Interview with Maranda Russell

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Maranda Russell is the author of Not Afraid to be Real and Ode to Icky. You can find out more information about Marand Russell on her website.

Cats or Dogs?
 Definitely cats! I have five cats of my own right now (Captain Jack, Einstein, Spyder Fli, Po Poe Mao and Ichabod). I don’t have any dogs.
Matt Damon or Matthew Mcconaughey?
 Honestly, couldn’t care less. My favorite male actor is Johnny Depp.
Twilight or The Hunger Games?
I like both, but the storyline and acting are both better in The Hunger Games. I would choose Harry Potter over both of them though.
Can you tell us about your newest book, Not Afraid to Be Real: A Poetry Collection?
 I wanted to write a poetry collection that is full of real emotion and deep thoughts that would really affect a person. I wanted to make it accessible to anyone, even if they don’t happen to be a poetry fan. I chose to divide the book into five sections (love & romance, everyday life, grief & loss, inspiration and funny & weird) because I wanted to cover what I consider the basic experiences of the human life. Although the book is geared for young adults, even older audiences have really related to the book so far.
What is it about poetry that draws you in?
The artistry of it and the ability to tell something in so few words that affects the reader on a deep level. I read and write prose too, but I always find poetry more affective, realistic and thought-provoking.
Can you tell us a short poem by one of your favorite poets? Sure, I think one of my favorite poems ever is “Alone” by Edgar Allan Poe. The poem isn’t extremely long or extremely short, but I find the first few lines to be the most meaningful to me personally, so here are the first 8 lines:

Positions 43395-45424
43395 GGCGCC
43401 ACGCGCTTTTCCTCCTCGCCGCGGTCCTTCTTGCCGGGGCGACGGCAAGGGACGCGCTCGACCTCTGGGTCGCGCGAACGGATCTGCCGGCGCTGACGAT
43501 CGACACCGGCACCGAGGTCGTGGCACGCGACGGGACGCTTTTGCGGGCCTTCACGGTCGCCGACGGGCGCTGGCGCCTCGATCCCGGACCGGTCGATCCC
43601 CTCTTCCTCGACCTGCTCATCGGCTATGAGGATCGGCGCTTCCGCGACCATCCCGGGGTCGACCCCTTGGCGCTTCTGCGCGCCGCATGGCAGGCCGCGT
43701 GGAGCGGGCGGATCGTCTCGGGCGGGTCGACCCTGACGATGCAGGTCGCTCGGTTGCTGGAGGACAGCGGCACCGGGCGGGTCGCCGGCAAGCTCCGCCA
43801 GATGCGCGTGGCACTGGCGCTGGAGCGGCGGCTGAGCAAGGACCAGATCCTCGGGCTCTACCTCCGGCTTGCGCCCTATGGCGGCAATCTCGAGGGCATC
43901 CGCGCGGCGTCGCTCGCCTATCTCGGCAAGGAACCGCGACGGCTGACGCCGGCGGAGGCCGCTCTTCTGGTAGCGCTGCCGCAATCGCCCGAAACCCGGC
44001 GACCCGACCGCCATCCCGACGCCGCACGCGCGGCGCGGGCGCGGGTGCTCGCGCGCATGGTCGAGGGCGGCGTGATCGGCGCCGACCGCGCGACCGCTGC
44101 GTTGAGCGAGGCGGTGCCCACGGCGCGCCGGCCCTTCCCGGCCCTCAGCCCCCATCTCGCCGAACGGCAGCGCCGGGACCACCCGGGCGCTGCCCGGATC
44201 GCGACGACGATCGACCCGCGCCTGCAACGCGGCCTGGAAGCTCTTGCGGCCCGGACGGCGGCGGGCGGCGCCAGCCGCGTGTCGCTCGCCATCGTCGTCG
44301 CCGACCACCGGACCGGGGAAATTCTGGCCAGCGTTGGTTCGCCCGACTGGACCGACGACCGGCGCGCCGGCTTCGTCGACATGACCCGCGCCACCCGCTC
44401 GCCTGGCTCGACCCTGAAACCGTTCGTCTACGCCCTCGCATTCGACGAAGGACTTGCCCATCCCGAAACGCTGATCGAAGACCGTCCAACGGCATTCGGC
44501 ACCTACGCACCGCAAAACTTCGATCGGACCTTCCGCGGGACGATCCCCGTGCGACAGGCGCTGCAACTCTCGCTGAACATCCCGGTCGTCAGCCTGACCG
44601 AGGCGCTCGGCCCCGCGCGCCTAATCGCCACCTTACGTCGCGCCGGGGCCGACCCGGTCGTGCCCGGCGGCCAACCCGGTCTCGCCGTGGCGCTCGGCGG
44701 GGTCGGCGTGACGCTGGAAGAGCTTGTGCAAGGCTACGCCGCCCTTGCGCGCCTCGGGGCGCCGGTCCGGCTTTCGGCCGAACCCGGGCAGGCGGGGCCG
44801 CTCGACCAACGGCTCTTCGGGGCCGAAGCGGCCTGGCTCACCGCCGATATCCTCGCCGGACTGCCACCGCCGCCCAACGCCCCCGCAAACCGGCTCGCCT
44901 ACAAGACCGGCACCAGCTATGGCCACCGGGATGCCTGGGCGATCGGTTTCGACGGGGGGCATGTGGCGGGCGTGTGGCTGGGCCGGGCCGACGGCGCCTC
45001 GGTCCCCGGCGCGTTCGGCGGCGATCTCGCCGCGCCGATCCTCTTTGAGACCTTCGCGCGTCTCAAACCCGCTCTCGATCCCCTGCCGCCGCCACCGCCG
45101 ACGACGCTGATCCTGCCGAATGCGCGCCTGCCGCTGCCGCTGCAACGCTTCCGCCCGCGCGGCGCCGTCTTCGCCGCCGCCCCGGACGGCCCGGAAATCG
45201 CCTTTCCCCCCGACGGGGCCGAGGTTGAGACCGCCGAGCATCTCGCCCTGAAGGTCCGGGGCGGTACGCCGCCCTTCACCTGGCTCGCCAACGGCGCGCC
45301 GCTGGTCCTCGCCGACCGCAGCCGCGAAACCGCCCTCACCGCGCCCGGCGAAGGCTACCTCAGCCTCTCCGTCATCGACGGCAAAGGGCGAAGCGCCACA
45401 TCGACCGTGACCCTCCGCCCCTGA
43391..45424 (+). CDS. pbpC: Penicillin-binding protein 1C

From childhood’s hour I have not been
 As others were – I have not seen
 As others saw – I could not bring
 My passions from a common spring.
 From the same source I have not taken
My sorrow, I could not awaken
 My heart to joy at the same tone;
 And all I lov’d, I lov’d alone.
Why do you think it is important for young adults to read poetry?
 Because it is a way to get even the most reluctant readers to taste the pleasures of great literature. Also, there is just something so magical about taking a handful of words and turning them into something that sticks with people long after they read or hear it.
Poetry tends to be one of the hardest aspects of English classes in schools. How do you think teachers can make it easier for students to understand poetry?
For one thing, choose poets and poems that deal with issues teens can relate to and try to pick poems that are simple to understand. It is ok to throw in some of the more literary, ambiguous stuff, but make sure that isn’t all you teach. Also, introduce your students to contemporary poets that write for their age group. Young adult novels-in-verse are a great way to introduce poetry too (stuff by Sonya Sones, Karen Hesse, Nikki Grimes, etc.)
What are you going to work on next? I have several more picture books to be released in the next few years. As for writing, right now I am working on a memoir geared more for adults. I do have enough poems for another YA poetry book, so if “Not Afraid to Be Real” does well, I might release another collection.
Are you strictly interested in just working on poetry, or can we expect a young adult novel or series from you in the future? Anything is possible. I write a little bit of everything, so you never really know.
What is currently in your To-Be-Read pile? Since it is close to Halloween, lately I have been on a scary or paranormal kick. I like to read real-life ghost stories more than made up ones though. I find it much scarier to know that the story may actually be real.